Your little one relies on you to make his sleeping environment safe. He needs a place to sleep that’s warm but where he won’t overheat and is protected from accidental injury such as suffocation and strangulation.
Where to sleep?
Where bub sleeps may depend on what space you have and what you are doing at the time he needs a sleep. He could be in a cot in his own room, an alcove off your bedroom, a cot next to your bed, or in a bassinette in the family room. If you’re out and about he may need to sleep in the stroller, carry sling, port-a-cot, or car seat. Co-sleeping is also a good option but not if it’s on a soft spongy surface or with anyone who is overweight or under the influence of alcohol or drugs. Bub should sleep on the outer edge of the bed rather than between two adults to avoid overheating and smothering and use covers made of breathable natural fibres. A mesh bedrail will help reduce the risk of injury from him falling out of bed or a ‘bedside attachment’ or ‘snuggle bed’ are good options for safe sleeping within the parental bed. Sudden Infant Death Syndrome (SIDS) and fatal accidents have been linked to co-sleeping when safe sleeping practises have not been adhered to.
Not too hot or cold
Overheating is not restricted to summer as it can happen in winter when heating a room with artificial heat. If you do need to increase the heat in bub’s bedroom, a thermostatically controlled heater or power-socket attachment are best to use. Always keep a window slightly open in the bedroom for fresh oxygenated air. Your littlie regulates his temperature through the head and face so keep these uncovered and check his temperature by feeling the chest rather than fingers and toes. Use your own discretion to work out what the temperature of bubs room should be. Whatever is comfortable for you should be comfortable for your baby when he is dressed and covered in breathable and not synthetic fabrics as these trap heat and can cause your bub to overheat. Leave large cuddly toys or pillows outside the cot and don’t sleep bub on an electric blanket.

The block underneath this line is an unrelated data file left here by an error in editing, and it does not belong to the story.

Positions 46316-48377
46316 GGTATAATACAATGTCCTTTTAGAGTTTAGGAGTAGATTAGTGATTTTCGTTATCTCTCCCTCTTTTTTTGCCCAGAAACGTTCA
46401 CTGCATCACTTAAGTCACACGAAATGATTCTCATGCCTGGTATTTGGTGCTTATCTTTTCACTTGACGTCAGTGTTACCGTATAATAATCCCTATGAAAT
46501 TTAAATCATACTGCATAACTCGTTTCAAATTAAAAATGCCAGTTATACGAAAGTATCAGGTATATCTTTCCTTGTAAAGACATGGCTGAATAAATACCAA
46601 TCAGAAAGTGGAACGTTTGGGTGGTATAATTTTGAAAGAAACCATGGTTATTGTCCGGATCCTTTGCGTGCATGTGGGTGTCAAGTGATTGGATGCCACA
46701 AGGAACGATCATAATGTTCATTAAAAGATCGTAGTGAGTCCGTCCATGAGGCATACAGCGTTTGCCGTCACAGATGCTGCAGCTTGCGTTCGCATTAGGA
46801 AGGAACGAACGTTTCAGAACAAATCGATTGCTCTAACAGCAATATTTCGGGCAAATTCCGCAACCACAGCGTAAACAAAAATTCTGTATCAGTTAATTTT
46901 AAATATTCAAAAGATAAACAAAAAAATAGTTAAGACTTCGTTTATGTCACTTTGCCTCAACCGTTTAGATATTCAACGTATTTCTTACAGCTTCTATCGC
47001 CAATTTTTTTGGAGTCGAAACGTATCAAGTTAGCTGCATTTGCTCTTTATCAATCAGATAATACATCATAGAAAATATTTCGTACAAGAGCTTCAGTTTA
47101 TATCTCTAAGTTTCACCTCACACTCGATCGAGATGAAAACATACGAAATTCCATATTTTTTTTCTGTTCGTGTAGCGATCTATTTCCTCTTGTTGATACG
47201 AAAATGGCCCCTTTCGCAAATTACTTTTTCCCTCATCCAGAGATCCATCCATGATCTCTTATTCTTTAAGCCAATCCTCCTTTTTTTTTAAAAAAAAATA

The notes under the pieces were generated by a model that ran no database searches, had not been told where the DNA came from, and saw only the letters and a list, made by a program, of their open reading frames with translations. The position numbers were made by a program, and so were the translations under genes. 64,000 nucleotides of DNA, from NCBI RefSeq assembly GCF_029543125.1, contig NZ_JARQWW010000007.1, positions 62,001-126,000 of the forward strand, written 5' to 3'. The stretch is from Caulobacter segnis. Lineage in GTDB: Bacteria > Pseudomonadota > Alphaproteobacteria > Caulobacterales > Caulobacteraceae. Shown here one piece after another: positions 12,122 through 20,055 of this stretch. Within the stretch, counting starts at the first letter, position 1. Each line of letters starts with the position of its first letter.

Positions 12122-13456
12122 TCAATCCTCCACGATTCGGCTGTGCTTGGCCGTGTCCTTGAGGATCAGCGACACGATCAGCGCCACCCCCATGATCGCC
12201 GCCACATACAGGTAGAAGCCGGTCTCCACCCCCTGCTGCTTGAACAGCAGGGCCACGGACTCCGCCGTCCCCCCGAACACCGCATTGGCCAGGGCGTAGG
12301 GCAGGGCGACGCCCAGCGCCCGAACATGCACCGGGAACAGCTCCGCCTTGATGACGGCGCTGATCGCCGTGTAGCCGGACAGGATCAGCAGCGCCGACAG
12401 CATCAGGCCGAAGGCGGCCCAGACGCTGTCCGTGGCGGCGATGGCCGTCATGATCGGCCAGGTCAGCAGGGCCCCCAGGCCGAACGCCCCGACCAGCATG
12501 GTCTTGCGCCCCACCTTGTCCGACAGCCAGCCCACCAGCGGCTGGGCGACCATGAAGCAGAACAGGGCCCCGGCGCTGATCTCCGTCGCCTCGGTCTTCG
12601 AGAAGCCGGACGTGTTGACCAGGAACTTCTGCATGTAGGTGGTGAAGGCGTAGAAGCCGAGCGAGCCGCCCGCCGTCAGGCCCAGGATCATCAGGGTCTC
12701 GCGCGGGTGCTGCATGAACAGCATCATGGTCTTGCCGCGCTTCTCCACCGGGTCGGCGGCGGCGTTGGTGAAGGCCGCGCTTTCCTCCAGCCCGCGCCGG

When laying bub down to sleep, place him on his back and position his feet at the end of the cot. After four to five months of age bubbas are more active during sleep so minimise overheating and strangling accidents by using a sleeping bag with a fitted neck, armholes and no hood or double pyjamas instead of loose sheets and blankets. Remove any ribbon or cord from his dummy, bib or bonnet before sleep to avoid the cords getting entangled around his neck or fingers. Remove any buttons as these could loosen and become a choking hazard.
Make sure nursery furniture is safe. In Australia, cots have an acceptable Australian Standard to ensure their safety. Look for the logo that shows items are approved with no sharp protrusions, no hinge traps for little fingers, and cot sides are an acceptable height from the mattress (250cm from mattress top to the lowest end of cot side when the access is open) and vertical bars at least 50cm apart. It is important for the cot mattress to fit snuggly (minimum 20 - 40mm gap) so bub doesn’t get caught and suffocate between the mattress and the cot side. If you use a second-hand cot check these same safety requirements and make sure there’s no peeling paint.
Position the cot away from direct sunlight, looped or dangling blind cords, peeling paint, and overhead mirrors[i] If you use a monitor or bed lamp keep electrical cords well out of reach from inquisitive little hands especially when bub starts to stand and reach.
Keep it smoke free
Ensure a smoke free environment before and after birth as nicotine from smoking can reduce oxygen levels in his circulating blood. The lack of oxygen can cause him stress and could prevent him arousing to breathe. Many parents use a baby monitor to alert them to bub’s noises, movements, and breathing patterns but there is no research that claims monitors keep babies safe. However, if using a monitor gives you ‘peace of mind’ and you and bub are sleeping well then there is no harm in using one.
Your littlies growth is rapid during his first year, which makes it essential to stay alert to his developmental changes and protect him from potential safety hazards.